by Theresa Davis
What does life mean to you? Does life mean having a breath and a pulse or is it enjoying every minute and experiencing everything?
Saving a baby’s life doesn’t end at birth. Being unwanted by a parent is already a negative start to a parent-child relationship, which can deepen further into abuse and neglect. I’m not saying that every unwanted child is abused or neglected or ends up in foster care, but I do want to point out that what happens to these children after birth is extremely important.
As a former foster parent I see what can happen when parenting fails and families shatter. There are too many foster children and not enough foster parents to care for them all. At times children are returned to their abusive families or children are removed from the home unnecessarily.
If they do end up in foster care, it’s important to know that not all foster parents are good. Some foster kids are further abused or treated unfairly. The ones who aren’t abused are at times told to put up with poor treatment because another home just isn’t available.
Foster kids get moved from house to house so often that some kids never unpack. There is no sense of permanency, family, or home. Often they are separated from their siblings because of the low availability of homes. Some older foster children continue to be unwanted because most adoptive parents want babies.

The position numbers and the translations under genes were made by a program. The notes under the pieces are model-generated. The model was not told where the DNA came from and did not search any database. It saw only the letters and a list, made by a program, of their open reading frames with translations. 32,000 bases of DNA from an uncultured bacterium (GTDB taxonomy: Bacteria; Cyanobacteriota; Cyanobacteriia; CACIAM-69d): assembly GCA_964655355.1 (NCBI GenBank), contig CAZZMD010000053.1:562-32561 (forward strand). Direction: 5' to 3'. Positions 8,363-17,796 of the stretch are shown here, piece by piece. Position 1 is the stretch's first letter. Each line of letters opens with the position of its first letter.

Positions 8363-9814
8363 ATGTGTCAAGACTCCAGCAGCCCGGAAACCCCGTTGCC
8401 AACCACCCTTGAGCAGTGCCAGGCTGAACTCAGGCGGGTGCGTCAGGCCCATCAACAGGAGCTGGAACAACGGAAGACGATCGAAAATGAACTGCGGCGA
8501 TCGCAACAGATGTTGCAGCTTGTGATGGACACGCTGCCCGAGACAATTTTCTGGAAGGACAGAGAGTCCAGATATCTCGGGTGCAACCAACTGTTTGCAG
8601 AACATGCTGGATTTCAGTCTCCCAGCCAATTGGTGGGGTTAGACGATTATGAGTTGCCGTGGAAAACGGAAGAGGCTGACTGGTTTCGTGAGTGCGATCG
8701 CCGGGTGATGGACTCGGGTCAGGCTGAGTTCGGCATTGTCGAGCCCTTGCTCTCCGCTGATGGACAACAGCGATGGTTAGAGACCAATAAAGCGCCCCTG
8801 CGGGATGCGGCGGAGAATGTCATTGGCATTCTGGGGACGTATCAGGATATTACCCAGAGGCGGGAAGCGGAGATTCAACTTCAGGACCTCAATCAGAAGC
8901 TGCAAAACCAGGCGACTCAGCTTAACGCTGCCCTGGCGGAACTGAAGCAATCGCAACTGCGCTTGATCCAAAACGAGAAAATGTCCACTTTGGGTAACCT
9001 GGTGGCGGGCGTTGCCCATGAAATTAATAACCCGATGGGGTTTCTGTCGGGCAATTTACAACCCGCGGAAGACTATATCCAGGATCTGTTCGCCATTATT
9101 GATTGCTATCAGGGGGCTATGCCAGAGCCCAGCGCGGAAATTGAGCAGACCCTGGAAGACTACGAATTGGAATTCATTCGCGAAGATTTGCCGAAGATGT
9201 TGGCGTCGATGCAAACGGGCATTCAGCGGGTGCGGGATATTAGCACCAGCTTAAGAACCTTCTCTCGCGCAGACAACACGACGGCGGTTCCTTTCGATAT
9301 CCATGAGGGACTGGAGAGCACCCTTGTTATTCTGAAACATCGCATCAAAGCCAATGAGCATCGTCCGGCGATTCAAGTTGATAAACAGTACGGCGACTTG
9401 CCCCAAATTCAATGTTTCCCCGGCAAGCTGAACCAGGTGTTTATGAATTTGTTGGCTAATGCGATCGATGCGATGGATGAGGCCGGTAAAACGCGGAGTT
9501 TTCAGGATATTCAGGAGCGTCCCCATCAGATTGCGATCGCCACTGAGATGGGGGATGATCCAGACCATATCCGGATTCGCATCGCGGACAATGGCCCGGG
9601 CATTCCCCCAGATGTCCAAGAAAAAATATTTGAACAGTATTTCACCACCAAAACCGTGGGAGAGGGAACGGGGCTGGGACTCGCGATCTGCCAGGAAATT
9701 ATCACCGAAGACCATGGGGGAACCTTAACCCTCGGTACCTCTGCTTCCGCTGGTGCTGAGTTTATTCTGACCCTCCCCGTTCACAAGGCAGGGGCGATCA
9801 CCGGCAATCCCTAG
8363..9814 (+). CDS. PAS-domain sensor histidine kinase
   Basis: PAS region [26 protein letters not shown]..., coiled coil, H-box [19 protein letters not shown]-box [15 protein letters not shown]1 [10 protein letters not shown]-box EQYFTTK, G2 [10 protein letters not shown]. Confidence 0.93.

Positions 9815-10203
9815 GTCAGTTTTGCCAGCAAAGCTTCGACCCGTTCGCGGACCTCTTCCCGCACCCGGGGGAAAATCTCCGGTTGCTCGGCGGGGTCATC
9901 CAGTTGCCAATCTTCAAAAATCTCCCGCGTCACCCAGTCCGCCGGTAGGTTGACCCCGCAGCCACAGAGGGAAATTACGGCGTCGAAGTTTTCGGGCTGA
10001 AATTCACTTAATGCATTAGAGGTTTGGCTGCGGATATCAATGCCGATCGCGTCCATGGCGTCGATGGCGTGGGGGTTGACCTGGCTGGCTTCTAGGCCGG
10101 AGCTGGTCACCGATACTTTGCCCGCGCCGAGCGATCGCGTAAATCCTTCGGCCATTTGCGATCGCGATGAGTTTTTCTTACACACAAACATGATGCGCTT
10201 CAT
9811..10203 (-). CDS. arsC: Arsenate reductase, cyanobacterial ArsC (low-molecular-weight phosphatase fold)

Children removed from their families and move from home to home often have difficulty with forming any kind of relationship with others, have social difficulties or delays, and may develop mental illness or developmental delays. If they don’t go into foster care, a baby born into a hostile environment such as domestic violence, poverty, or a high crime area is at risk for a host of emotional and mental health concerns as well as developmental delays. Is this the life you would choose for them?
I have painted a sad picture of what can happen to an unwanted baby. There are no guarantees as to how any child will grow up. No child asks to be born, but afterward I would bet they would ask to be loved, cared for, and wanted.
Theresa Davis is a former early childhood educator and has worked in childcare centers for more than 15 years. She is also an adoptive mother, living and taking care of her family in the Capital District.